Commitment or entrenchment? Convergent and discriminant validation of affective and continuance dimensions of the three-component model
Keywords:Organizational commitment, Organizational entrenchment, Continuance commitment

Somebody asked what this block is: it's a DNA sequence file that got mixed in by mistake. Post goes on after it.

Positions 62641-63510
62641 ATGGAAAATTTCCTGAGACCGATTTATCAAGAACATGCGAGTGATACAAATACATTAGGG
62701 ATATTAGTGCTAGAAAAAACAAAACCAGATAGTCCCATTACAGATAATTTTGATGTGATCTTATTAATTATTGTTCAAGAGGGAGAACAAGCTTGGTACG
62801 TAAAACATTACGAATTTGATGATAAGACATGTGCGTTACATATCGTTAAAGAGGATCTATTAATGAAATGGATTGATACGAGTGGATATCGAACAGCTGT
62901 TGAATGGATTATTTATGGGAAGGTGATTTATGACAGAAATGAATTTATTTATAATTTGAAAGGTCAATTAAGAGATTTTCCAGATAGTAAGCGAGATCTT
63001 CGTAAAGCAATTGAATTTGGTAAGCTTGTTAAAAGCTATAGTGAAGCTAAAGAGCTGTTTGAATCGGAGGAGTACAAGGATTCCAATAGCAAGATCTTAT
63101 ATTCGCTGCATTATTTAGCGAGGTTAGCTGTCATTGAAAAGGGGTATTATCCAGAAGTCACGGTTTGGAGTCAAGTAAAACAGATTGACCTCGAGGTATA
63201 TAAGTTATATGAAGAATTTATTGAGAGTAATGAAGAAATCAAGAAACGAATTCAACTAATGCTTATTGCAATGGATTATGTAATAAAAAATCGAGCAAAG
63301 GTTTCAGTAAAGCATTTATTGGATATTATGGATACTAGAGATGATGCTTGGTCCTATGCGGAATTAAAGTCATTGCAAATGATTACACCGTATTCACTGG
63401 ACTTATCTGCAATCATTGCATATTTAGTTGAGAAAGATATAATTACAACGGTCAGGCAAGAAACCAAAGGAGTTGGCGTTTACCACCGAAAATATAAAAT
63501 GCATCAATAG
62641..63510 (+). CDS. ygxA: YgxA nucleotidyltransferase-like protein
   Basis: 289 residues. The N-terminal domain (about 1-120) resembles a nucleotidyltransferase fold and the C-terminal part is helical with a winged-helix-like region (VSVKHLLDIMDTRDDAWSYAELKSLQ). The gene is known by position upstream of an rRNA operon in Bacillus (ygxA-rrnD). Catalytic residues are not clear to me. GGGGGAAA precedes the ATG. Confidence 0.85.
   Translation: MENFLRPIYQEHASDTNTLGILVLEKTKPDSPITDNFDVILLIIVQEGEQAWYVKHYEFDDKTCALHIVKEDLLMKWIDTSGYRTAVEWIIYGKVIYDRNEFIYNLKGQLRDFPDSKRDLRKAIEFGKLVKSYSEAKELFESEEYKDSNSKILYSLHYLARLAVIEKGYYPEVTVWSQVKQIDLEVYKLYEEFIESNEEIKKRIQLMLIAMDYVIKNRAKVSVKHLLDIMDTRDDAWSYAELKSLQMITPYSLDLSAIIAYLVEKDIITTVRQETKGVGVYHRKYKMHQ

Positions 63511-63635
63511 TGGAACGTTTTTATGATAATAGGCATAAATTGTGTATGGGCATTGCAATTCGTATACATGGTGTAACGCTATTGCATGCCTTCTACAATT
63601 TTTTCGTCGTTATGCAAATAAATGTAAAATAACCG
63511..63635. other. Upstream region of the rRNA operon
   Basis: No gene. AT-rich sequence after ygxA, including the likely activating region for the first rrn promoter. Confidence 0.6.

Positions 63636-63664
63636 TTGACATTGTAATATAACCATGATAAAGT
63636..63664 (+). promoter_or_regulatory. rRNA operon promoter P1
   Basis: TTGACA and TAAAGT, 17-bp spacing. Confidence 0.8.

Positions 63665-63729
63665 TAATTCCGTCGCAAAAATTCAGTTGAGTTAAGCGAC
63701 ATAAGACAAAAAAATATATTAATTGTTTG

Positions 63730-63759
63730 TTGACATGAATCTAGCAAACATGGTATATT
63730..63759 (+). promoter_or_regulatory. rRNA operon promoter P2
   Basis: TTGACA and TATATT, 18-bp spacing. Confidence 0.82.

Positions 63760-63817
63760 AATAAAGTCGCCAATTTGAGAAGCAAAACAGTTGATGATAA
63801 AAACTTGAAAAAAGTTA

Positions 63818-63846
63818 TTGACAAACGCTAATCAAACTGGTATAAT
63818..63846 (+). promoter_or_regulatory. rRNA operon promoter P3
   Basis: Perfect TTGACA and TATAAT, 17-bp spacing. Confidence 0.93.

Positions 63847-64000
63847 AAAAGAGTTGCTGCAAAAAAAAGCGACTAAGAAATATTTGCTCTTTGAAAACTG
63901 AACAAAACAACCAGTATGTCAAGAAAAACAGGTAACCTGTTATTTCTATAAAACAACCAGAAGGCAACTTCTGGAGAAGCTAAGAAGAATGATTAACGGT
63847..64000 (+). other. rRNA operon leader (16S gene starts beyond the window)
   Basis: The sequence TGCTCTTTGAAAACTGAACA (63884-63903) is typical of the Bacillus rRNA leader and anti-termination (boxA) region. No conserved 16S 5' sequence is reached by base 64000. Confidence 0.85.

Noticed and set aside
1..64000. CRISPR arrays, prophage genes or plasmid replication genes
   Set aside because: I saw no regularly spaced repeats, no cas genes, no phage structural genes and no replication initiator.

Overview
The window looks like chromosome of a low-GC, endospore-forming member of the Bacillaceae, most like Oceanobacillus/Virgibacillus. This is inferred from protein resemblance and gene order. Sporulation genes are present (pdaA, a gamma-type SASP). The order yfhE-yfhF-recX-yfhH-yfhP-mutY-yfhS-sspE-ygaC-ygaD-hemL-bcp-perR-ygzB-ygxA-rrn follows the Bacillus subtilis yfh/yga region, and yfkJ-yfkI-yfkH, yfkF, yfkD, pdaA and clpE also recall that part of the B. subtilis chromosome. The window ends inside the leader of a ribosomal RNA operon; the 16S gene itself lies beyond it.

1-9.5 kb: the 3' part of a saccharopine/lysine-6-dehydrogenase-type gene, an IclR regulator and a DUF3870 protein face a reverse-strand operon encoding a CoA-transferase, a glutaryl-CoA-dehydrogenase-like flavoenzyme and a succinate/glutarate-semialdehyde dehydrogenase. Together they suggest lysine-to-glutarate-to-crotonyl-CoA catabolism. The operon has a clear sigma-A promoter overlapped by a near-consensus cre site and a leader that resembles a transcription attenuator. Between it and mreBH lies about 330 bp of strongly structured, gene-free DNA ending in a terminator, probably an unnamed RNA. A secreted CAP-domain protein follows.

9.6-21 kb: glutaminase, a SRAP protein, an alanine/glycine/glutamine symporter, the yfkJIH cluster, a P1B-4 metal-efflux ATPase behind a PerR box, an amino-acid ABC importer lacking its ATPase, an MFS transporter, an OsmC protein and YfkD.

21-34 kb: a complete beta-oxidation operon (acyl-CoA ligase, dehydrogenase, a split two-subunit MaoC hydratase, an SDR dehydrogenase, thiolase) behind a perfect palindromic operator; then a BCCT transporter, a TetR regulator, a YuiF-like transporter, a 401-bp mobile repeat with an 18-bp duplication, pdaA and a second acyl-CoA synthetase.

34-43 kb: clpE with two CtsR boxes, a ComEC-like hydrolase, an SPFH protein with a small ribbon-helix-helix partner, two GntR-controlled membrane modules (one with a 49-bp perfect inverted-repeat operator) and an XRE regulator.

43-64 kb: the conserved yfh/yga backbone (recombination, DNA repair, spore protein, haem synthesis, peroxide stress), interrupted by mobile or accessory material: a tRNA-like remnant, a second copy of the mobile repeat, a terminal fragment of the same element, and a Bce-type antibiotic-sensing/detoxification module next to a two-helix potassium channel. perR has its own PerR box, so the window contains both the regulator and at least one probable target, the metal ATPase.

Purpose – Is it possible to consider organizational entrenchment (OE) and continued commitment (CC) as the same phenomenon? Are there enough differences between CC and affective commitment (AC) to defend that they cannot be part of the same construct? The objective of this study was to examine the convergence of validated measures between OE and CC and their discrimination to AC. The authors’ aim was to compare two models of antecedents and their consequences: the model that includes OE and AC, and the one that includes CC and AC. Design/methodology/approach – An extensive cross-sectional study was conducted with a sample of 1,648 respondents (the majority lived in the Northeast region of Brazil, worked in private services companies, were female, single, under 35 years old, had, at least, begun college studies and received up to five times the minimum wage). A six-point Likert scale was used in this study. To measure OE, CC and AC, the authors used reduced versions of validated measures. To test the hypotheses, first, the authors used Pearson’s correlation analysis and then, structural equation modeling, comparing two models of antecedents and consequences (one including OE and AC, and the other, including CC and AC). Findings – As expected, affective commitment had a positive impact on the desired behavior (intention for commitment, defense, staying), whereas entrenchment and continuance commitment had a negative or nonsignificant impact on these behaviors. Results show the existence of a conceptual and empirical overlap between organizational entrenchment and continuance commitment and indicate that the continuance dimension is not part of commitment but rather part of organizational entrenchment. Research limitations/implications – The fact that this is a cross-sectional study sets a limitation on the results, for not allowing greater understanding of the dynamics and the causal direction of relationships. Additionally, it follows the trend of studies in the organizational behavior field of utilizing self-reported data, which results in problems related to perceptual bias (Morrow, 2011). Practical implications – The practical implications of this study regard a greater clarification on which behaviors are expected from either committed and entrenched workers, and which drivers may lead to each of these bonds. Therefore, a better understanding of the phenomenon contributes to the training of managers and to the design of organizational policies and practices. Social implications – The clarity of bonds also allows its application to different contexts beyond business organizations, as a step to reach better understanding of commitment and entrenchment in different settings, economical and national realities. Originality/value – It is expected that these findings add a higher precision to the research on commitment, thus contributing to the validity of the measures. Given these results and confirmation that OE and CC represent the same bond, it is considered appropriate to designate this type of bond simply as OE. Additionally, the results of this study represent a further argument in favor of prioritizing the AC than CC in research and in management of organizational commitment.